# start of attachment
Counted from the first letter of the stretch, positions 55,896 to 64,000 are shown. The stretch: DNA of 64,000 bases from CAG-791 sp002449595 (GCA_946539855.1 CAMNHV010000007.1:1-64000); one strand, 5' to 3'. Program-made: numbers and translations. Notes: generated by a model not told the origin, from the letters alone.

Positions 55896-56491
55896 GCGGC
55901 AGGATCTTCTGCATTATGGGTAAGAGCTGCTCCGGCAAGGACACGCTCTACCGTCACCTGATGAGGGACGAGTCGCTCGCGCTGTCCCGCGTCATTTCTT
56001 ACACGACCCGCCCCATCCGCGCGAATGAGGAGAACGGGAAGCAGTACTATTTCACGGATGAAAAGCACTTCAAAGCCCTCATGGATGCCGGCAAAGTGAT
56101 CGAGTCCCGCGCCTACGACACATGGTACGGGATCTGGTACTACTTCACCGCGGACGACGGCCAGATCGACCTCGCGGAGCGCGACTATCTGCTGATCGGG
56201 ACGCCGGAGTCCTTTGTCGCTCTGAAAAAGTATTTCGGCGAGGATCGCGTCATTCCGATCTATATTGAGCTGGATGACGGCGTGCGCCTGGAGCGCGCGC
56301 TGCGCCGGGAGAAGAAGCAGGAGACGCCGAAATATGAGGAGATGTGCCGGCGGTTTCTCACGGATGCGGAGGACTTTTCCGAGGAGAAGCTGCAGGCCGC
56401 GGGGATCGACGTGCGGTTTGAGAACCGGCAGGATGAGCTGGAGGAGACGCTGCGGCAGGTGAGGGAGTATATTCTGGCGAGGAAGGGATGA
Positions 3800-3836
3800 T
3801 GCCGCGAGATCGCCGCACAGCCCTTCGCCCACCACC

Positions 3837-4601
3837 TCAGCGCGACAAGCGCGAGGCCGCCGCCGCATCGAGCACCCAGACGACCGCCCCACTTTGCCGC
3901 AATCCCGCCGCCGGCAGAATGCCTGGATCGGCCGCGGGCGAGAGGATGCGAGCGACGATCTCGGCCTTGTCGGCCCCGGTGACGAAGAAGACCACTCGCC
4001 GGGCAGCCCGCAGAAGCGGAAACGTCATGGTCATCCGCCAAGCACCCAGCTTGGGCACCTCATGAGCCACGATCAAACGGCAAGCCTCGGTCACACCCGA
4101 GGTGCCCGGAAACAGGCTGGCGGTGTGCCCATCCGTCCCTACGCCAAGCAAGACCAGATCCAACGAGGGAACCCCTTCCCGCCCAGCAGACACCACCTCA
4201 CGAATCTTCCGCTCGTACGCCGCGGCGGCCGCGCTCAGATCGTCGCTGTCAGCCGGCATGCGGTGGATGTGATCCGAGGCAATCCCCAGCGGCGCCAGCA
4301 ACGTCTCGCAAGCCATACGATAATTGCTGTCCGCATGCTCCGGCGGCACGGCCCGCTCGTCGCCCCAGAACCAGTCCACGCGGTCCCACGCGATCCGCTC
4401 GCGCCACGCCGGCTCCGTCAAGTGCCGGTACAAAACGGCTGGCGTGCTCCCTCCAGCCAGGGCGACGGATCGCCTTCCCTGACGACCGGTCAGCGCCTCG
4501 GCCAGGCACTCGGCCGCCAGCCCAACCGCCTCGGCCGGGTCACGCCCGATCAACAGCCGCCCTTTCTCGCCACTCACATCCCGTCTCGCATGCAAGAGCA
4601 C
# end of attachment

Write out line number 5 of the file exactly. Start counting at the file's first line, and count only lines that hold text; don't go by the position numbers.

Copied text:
56001 ACACGACCCGCCCCATCCGCGCGAATGAGGAGAACGGGAAGCAGTACTATTTCACGGATGAAAAGCACTTCAAAGCCCTCATGGATGCCGGCAAAGTGAT